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Texas pastors who listened to GOP presidential hopeful Sen. Rick Santorum talk about the life and liberty goals of his campaign before ending the meeting gathered around him, placed their hands on his shoulders and prayed for God’s direction in his work.

“We thank you for the grace and goodness that motivates Rick Santorum to run for president,” a pastor who led the group prayed. “We thank you for the goodness and grace of pastors in this room who are motivated to seek your kingdom first.”

“Lord, we pray that you would direct Rick’s steps as he campaigns for president.”

After winning the Iowa caucuses, Santorum fell back into the pack of GOP contenders. A few short weeks ago then, a meeting of top conservatives from around the country assembled in Texas and picked Santorum as their choice for the 2012 race against Barack Obama.

His campaign continued its ups and downs until this week, when he stunned GOP observers, sweeping to victory in caucuses in Colorado, Minnesota and Missouri. The results pushed his campaign forward in a sudden surge of attention, donations and activity.

The meeting with pastors was in McKinney, Texas, where he joined the ministers gathered in a small chapel.

Pamela Kripke at the New York Times reported Santorum asked the pastors to seek continued prayer from their congregations.

“Your prayers are the reason I am here,” he said.

Anna Tinsley of McClatchy Newspapers wrote that Santorum talked about his faith and his family, then let the pastors gather around him, put their hands on his shoulders, and pray for him.

Santorum, named at one point by Time Magazine as among the nation’s 25 most influential evangelicals, is portraying himself as the conservative in the race for the White House.

He has opposed same-sex “marriage” and abortion, and his supporters cast likely GOP front-runner Mitt Romney as just like Barack Obama on such moral questions.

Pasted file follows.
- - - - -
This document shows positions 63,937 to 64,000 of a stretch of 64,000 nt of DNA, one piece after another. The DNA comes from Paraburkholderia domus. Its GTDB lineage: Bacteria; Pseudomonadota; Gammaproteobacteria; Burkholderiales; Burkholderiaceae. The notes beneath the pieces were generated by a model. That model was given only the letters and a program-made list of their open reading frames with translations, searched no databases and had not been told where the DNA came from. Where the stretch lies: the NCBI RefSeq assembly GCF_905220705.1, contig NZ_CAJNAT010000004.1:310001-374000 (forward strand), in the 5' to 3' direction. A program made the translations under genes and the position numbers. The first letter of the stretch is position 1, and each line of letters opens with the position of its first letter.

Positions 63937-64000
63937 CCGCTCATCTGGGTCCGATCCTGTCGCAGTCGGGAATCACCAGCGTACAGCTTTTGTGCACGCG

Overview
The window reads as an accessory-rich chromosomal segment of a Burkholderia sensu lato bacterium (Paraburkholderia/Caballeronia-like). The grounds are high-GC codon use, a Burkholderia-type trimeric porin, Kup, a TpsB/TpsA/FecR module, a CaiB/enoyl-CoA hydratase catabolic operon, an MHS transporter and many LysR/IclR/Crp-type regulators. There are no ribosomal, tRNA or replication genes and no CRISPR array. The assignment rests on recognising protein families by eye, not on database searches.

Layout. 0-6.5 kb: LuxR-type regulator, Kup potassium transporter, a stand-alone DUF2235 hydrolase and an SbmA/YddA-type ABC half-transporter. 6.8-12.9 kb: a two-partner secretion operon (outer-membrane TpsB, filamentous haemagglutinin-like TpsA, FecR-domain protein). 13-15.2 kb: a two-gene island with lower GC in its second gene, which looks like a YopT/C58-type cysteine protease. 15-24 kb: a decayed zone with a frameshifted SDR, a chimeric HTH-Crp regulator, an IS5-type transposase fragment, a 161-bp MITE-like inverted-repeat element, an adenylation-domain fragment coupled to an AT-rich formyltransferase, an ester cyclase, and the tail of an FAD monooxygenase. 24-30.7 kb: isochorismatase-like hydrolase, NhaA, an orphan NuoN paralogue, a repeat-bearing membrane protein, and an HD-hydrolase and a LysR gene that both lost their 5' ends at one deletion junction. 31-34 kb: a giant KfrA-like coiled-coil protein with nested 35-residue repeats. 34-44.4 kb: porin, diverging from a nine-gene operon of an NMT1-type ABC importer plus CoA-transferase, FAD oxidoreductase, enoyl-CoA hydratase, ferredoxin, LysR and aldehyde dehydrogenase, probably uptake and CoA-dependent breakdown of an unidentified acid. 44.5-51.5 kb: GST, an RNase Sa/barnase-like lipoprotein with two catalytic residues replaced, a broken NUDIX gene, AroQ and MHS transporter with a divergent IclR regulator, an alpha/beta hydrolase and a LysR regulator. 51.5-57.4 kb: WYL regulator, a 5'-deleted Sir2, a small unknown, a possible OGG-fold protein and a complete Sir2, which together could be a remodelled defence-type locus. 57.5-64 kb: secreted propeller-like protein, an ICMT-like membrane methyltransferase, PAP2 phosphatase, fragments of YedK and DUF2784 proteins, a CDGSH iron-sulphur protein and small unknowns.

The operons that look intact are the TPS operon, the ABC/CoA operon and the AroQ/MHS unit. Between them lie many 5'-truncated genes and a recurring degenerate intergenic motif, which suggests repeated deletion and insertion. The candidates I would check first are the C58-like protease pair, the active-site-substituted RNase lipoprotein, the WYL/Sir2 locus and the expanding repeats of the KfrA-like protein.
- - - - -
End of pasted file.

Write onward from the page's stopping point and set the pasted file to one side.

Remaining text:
The event:

Santorum told the pastors his faith in God developed after he and his wife, Karen, were married.

“Faith began to be part of our lives as we built our marriage,” he told the pastors. “The institution of marriage saved my life.”

It grew later after his successful runs for the U.S. House and Senate, when he started reflecting on his goals and purposes.

He said someone told him he needed to go to a Bible study, and he did.

He told the listening pastors of his own family trials, the loss of a young son and a daughter with a delicate medical condition.

Kate Shellnut at the Chronicle noted it was a month ago when the Protestant leaders convened in Texas to pick Santorum.

“A lot of onlookers had been thinking it may be too late for Santorum to stand a chance, but his recent momentum means Santorum may be getting somewhere with Christian voters,” she wrote.

“Religion News Service blogger Mark Silk wrote Wednesday, ‘I’m beginning to think that while those evangelical leaders who met in Texas may have been a day late and a dollar short for Santorum in South Carolina and Florida, their networks are now beginning to kick in. This is getting interesting,’” she wrote.

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